In response to the global outbreak of COVID-19, China moved quickly to produce and export PPE, ventilators, and medical supplies around the world. Throughout 2021, they partnered with developing economies to improve vaccine manufacturing capacity and utilized vaccine diplomacy to extend their influence.
However, the United States has far outpaced China in global health leadership. While China has played a significant role in global pandemic response, the U.S. has donated the most vaccines for worldwide distribution. The U.S. alone accounts for 40 percent of total vaccine doses committed for donation.
China’s “Vaccine Diplomacy”
Not only has China fallen behind the U.S. in the quantity of vaccines delivered, but they’ve also been scrutinized for the quality of their vaccines. Two doses of Chinese vaccines, which are produced by Sinopharm and Sinovac, may provide relatively lower protection against Omicron than those produced using mRNA technology.
China’s vaccine donations have also been directly linked to foreign policy interests, rather than the recipient country’s medical needs. Aid has often come with strings attached, such as requesting recipient countries provide public displays of gratitude.
Some have questioned the effectiveness of China’s vaccine diplomacy, but the real impact of the pandemic on China’s global influence may be the economic impact of actions taken to prevent the spread of the virus.
China’s Economy in Response to the Pandemic
China’s strict virus containment measures coupled with the shutdown of economies in countries critical to China’s economic recovery led to major limitations on their growth.
In 2021, as the rest of the world began loosening their COVID restrictions and restarting their economies, countries clamored for China’s goods. Exports surged to a record high, and China expanded growth by 8.1%.
Economic Risks on the Horizon for 2022
However, new risks to the Chinese economy, notably the Omicron variant, could spell trouble for China’s economy in 2022. Small surges in infections prompted stringent lockdowns in the country’s largest industrial cities, grinding supply chains to a halt. Added concerns over debt and a real estate bust point to a slowdown in China’s rapid recovery.
Weakened Chinese production poses a major setback for businesses hoping to unclog supply chain bottlenecks that have plagued the global economic recovery.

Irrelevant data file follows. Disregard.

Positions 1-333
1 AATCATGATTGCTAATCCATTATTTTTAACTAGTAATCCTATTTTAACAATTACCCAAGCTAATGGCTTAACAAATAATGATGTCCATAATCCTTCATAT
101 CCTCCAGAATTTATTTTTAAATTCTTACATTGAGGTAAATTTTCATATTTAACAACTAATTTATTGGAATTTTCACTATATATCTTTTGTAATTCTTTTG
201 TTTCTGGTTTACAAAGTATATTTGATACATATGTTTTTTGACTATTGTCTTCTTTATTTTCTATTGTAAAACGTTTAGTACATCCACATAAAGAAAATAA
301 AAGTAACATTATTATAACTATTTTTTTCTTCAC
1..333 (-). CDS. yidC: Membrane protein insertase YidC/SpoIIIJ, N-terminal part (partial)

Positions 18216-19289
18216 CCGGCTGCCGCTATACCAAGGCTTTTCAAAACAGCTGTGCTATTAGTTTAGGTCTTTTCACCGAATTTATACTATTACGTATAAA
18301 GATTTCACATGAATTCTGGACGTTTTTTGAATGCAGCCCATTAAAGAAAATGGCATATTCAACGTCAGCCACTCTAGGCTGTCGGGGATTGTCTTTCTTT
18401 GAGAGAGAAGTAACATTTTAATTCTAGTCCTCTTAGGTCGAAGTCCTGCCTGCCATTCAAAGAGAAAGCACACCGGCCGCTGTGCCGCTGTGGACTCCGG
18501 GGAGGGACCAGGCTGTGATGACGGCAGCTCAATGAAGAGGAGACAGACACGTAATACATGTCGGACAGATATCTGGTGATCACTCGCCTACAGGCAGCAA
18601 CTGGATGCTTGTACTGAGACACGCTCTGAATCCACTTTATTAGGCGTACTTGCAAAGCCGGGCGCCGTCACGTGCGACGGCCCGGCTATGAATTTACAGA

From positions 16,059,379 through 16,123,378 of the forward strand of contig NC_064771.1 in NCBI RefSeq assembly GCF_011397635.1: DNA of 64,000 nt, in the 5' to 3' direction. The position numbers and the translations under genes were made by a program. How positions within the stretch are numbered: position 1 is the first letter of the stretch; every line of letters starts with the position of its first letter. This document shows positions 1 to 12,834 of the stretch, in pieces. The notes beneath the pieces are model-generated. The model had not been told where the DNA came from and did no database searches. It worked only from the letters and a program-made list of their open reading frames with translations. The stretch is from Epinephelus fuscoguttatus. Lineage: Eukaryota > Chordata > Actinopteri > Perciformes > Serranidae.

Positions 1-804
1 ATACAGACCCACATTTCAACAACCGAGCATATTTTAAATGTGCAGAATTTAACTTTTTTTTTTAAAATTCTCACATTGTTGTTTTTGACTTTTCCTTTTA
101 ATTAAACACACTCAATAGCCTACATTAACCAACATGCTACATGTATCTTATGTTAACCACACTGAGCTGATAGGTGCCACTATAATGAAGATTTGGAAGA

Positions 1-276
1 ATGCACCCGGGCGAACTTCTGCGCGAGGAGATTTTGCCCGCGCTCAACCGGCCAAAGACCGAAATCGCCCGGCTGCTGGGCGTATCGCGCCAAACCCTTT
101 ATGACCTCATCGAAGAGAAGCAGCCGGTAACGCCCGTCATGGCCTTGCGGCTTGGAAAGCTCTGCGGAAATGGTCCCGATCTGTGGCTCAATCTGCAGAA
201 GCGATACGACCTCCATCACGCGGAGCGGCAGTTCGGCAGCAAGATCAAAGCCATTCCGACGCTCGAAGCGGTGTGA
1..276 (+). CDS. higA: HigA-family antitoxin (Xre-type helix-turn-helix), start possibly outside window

A Roadblock to the Belt and Road Initiative
With the world shut down and nations shut off from each other, the coronavirus initially “all but halted the Belt and Road Initiative in its tracks,” according to the Council on Foreign Relations, because its projects often rely on Chinese rather than local materials and supplies.
The greatest impact on the Belt and Road Initiative may have been the result of restrictions on travel and the movement of goods, although others have highlighted the economic impact on countries that have signed on to the Initiative. Many countries announced they were postponing, cancelling or reviewing Chinese-funded projects, including Egypt, Bangladesh, Pakistan, and Tanzania.
Belt and Road Initiative Reframed
Amid speculation that COVID-19 might be the “the nail in the coffin for the BRI,” the pandemic created opportunities for China to reconsider and refocus the initiative on public health, green technology, and digital services.
In October 2021, the Second Belt and Road Initiative was announced, with renewable energy at the focal point of China’s future infrastructure projects across Eurasia.
The pandemic also allowed Beijing to advance their “Health Silk Road” in the Middle East and North Africa, using mask and vaccine diplomacy to generate commercial gains and market access for Chinese firms along the BRI.
China’s economic stability and growth through the pandemic cemented its status as a global economic cornerstone with much of the world relying on China’s products for their own economic recoveries. However, as it faces waning momentum to its own domestic economy and its Belt and Road Initiative, the rest of the world must consider whether China can be relied upon as a key engine of growth and supply.
Last updated April 2022